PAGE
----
Pennsylvania's law, which is counted among that group, was sponsored by Republican State Rep. Daryl Metcalfe, an ALEC member. The law has been challenged in court and a decision is expected this week. Signed into law on March 14, the law requires an acceptable photo ID.
Metcalfe, from Butler County, said he had been a member of ALEC for more than a decade and had found it helpful for public and private sectors to share public-policy ideas.
He said that his interest in voter ID had always been "outside of ALEC" and that his bill was modeled after an Indiana law but with some tweaks based on testimony at hearings and input from Pennsylvania residents.
"We knew the Indiana law was upheld by the Supreme Court," he said. "I'm not sure how much ALEC influenced Indiana law."
ALEC has nearly 2,000 state legislator members who pay $100 in dues every two years. Most of ALEC's money comes from nonprofits and corporations - from AT&T to Bank of America, from Chevron to eBay - that pay thousands in dues each year.
ALEC's staff declined to discuss with News21 the group's role in advocating for voter-ID bills.
"I very rarely see a single issue taken up by as many states in such a short period of time as with voter ID," said Jennie Bowser, senior election-policy analyst at the National Conference of State Legislatures, a bipartisan group that tracks state laws. "It's been a pretty remarkable spread."
A strict photo-ID law, according to the National Conference of State Legislatures, requires voters to show photo ID or cast a provisional ballot, which is not counted unless the voter returns with an ID to the elections office within a few days. Less-strict laws allow voters without ID to sign an affidavit or have a poll worker vouch for their identity - no provisional ballot necessary.
Pennsylvania's law requires voters to show an acceptable photo ID or cast a provisional ballot and return with the ID within six days. It was passed by a GOP-controlled legislature and signed by a GOP governor.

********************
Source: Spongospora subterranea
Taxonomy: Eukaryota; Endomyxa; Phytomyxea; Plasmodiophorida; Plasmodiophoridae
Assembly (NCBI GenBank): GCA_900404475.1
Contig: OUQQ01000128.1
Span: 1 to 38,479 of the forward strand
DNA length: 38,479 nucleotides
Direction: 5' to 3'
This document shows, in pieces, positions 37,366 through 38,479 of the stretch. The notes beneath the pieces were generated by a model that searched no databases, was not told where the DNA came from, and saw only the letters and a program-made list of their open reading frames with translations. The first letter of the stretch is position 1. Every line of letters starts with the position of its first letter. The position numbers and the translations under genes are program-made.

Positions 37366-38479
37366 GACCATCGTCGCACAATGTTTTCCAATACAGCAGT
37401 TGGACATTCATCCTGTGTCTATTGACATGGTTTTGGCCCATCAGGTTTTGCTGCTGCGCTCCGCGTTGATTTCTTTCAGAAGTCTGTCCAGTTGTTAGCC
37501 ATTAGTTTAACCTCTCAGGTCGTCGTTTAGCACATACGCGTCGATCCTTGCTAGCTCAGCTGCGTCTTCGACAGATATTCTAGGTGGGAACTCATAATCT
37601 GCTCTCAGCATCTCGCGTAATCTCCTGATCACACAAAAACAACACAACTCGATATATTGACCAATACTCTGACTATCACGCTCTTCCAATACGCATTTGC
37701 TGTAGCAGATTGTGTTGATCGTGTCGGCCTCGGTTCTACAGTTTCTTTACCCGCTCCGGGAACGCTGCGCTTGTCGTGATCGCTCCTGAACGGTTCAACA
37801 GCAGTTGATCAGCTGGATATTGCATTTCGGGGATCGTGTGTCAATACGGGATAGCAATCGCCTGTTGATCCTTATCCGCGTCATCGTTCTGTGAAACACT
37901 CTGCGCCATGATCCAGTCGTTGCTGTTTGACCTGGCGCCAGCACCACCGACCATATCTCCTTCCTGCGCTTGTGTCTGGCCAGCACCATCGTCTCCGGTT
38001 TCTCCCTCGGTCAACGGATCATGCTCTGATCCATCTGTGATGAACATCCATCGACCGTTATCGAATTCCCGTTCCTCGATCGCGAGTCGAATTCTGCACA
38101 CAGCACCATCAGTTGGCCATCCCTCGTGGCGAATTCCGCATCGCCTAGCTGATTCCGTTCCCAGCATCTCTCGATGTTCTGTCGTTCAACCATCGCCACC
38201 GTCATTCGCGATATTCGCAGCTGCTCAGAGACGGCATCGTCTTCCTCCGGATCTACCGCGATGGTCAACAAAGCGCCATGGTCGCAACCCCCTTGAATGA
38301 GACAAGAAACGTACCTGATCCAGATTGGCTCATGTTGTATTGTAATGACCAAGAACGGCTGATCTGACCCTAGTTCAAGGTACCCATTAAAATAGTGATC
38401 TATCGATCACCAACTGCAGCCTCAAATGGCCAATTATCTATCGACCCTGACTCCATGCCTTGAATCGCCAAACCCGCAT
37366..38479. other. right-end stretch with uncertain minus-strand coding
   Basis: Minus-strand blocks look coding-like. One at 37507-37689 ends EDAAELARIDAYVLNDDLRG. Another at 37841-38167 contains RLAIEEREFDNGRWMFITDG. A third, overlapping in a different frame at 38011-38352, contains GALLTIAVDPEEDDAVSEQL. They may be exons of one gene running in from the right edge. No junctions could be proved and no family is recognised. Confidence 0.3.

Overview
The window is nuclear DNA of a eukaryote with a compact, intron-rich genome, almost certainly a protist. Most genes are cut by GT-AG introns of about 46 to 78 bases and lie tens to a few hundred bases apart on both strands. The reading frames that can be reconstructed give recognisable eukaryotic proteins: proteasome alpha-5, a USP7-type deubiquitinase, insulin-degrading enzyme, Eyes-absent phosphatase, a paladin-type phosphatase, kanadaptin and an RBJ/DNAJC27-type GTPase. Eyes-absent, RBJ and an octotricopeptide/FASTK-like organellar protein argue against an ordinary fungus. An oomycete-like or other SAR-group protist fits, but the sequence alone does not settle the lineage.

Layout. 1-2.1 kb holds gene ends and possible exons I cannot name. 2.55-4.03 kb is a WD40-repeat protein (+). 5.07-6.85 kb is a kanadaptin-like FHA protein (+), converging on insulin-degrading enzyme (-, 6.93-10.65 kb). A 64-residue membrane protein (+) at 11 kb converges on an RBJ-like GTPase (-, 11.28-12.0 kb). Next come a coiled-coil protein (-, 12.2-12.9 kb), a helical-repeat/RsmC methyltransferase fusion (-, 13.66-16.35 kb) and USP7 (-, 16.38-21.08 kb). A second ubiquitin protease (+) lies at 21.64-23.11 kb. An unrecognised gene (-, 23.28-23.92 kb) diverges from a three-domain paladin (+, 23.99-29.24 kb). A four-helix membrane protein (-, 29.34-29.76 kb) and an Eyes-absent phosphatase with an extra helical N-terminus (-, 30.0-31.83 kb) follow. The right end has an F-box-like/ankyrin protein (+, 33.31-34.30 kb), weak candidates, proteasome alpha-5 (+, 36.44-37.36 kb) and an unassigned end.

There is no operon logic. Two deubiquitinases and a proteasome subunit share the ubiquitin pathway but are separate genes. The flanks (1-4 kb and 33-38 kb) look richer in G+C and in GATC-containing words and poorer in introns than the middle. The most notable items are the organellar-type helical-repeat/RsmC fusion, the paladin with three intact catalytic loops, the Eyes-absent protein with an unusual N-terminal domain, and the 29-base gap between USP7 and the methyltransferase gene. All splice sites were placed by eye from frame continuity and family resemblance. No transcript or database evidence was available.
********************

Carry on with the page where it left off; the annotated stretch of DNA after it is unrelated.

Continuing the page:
The flurry of bills introduced the last two years followed the 2010 midterm election, when Republicans took control of state legislatures in Alabama, Minnesota, Montana, North Carolina, and Wisconsin. The same shift occurred in the 2004 election in Indiana and Georgia before those states became the first to pass strict voter-ID laws.
In Pennsylvania, the photo-ID bill became law four months ago after the GOP took over the House and the governor's office in the 2010 election.
Metcalfe has long backed voter-ID legislation. A decade ago, he sponsored the bill that became law that requires first-time voters to show ID.
ALEC members drafted a voter-ID bill in 2009, a year when the 501(c) tax-exempt organization had $5.3 million in undisclosed corporate and nonprofit contributions, according to IRS documents.
The group's Public Safety and Elections Task Force at the 2009 Atlanta meeting approved the "Voter ID Act," a photo-ID bill modeled on Indiana and Georgia laws.
Arkansas State Rep. Dan Greenberg, Arizona State Sen. Russell Pearce, and Indiana State Rep. Bill Ruppel (three Republicans now out of office) led drafting and discussion of the Voter ID Act.
Critics of photo voter-ID laws contend that ALEC pushed for photo-ID laws because poor Americans without ID are likely to vote against conservative interests - a contention that authors of the voter-ID bills deny.
"By no means do I want to disenfranchise anyone," said Colorado Republican State Rep. Libby Szabo, whose ID bills have failed the last two years in the state's Democratic Senate.
Szabo, an ALEC member, said she did not know ALEC had a model photo-ID bill prior to submitting her legislation.
Paul Weyrich, a political activist and cofounder of the Heritage Foundation, a conservative think tank, helped start ALEC in 1973.
As ALEC grew, it began drafting and disseminating "model bills" that advocated free-market economic ideas, such as eliminating capital-gains taxes and weakening labor and consumer laws. Its website states: "Each year, close to 1,000 bills, based at least in part on ALEC Model Legislation, are introduced in the states. Of these, an average of 20 percent become law."